Naturally, running a startup and attempting to steer it towards sustained profitability entails being careful about money; you have probably grown accustomed to the ‘bootstrapping’ life. However, for various reasons, it would be risky to completely forgo renting an office for your business.
While there are many different options for office space, which of them you choose and when very much depends on where you anticipate your fledgeling firm going in the years ahead.
Should you simply work from home?
It makes economic sense; after all, most start-ups are formed in home offices, as Tech.co attests. However, for all of the initially apparent cost advantages of this route, they might not make up for certain drawbacks of home office life – or at least, not in the long term.
For example, with family or roommates close by, you could easily become distracted, while your home might not strike clients as the most professional place for them to meet face to face with you.
How a virtual office offers ‘ad hoc’ space
If financial concerns are preventing you from shifting your business operations out of your home for now, you might worry about the lingering impact this could have on the professionalism of your firm’s image. Fortunately, though, renting a virtual office could help you to relieve that worry.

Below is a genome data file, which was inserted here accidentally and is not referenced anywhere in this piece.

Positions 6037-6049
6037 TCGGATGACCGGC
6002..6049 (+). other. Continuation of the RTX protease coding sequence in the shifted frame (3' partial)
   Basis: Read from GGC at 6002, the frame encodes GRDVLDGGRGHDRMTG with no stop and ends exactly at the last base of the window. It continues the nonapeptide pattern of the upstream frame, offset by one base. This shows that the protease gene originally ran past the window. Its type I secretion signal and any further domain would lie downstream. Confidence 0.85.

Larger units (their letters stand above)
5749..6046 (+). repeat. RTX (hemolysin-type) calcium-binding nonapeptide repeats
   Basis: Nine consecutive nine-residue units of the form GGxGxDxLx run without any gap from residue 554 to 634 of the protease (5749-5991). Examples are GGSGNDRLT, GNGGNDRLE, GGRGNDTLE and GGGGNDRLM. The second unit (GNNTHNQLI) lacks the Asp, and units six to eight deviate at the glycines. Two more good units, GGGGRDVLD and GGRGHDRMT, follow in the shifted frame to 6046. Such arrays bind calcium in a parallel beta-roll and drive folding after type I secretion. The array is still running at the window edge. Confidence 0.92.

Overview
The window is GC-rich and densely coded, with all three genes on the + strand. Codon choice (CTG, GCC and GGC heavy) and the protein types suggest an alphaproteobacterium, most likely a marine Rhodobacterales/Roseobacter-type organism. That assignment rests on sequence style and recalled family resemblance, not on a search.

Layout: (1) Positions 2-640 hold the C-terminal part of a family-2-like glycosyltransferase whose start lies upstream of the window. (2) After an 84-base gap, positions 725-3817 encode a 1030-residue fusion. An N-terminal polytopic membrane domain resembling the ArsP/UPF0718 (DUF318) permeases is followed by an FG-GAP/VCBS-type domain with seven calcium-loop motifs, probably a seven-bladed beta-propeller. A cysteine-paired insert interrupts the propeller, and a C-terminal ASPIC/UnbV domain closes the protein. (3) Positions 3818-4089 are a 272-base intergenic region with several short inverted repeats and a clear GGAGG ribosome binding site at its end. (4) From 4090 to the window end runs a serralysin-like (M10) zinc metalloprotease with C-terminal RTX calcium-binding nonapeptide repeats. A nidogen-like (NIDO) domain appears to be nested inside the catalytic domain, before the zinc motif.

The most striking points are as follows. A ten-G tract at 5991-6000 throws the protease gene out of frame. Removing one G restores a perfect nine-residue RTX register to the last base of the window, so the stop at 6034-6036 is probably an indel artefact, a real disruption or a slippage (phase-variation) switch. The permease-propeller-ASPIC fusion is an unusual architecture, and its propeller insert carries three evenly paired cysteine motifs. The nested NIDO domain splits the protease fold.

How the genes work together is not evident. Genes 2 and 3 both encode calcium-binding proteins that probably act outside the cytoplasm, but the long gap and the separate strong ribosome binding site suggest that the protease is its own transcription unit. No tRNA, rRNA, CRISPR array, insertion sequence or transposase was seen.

With a virtual office, you could get a commercial office address from a workspace provider like BE Offices, and then book an office or room for meetings as and when you need it.
Expecting meteoric growth? Consider a co-working space
For your business, there could be a big question mark over exactly how large a workspace you should hire. After all, if you have a lot of faith in your company, you might expect it to grow quickly. It would be theoretically sensible, then, to rent an office large enough for your firm to ‘grow into’.
However, in an article for Hacker Noon, Heidi Zak, co-founder of underwear company ThirdLove, warns that “choosing a large space early on is usually a waste of money.” Even if you’re financially flourishing, she says “there’s always portions of your business that could use the cash”.
Hence, it can pay to hold off a move until you have maxed out the capabilities of your current premises. Once you have, you could look into getting a co-working space, where your start-up can enjoy the benefits of a professional working environment that other businesses use.
You just never know whether any of the other businesspeople you come across in that space could become your next big investor or client; there are many exciting possibilities!
When to give your company its own office space
As advised in an American Express article, getting a dedicated office space for your company could be a good idea once your staff numbers have reached 10 or more people. You could consider a serviced office; look for financially appealing deals, like free provision of local and national telephone calls. Such savings can appreciably add up over time.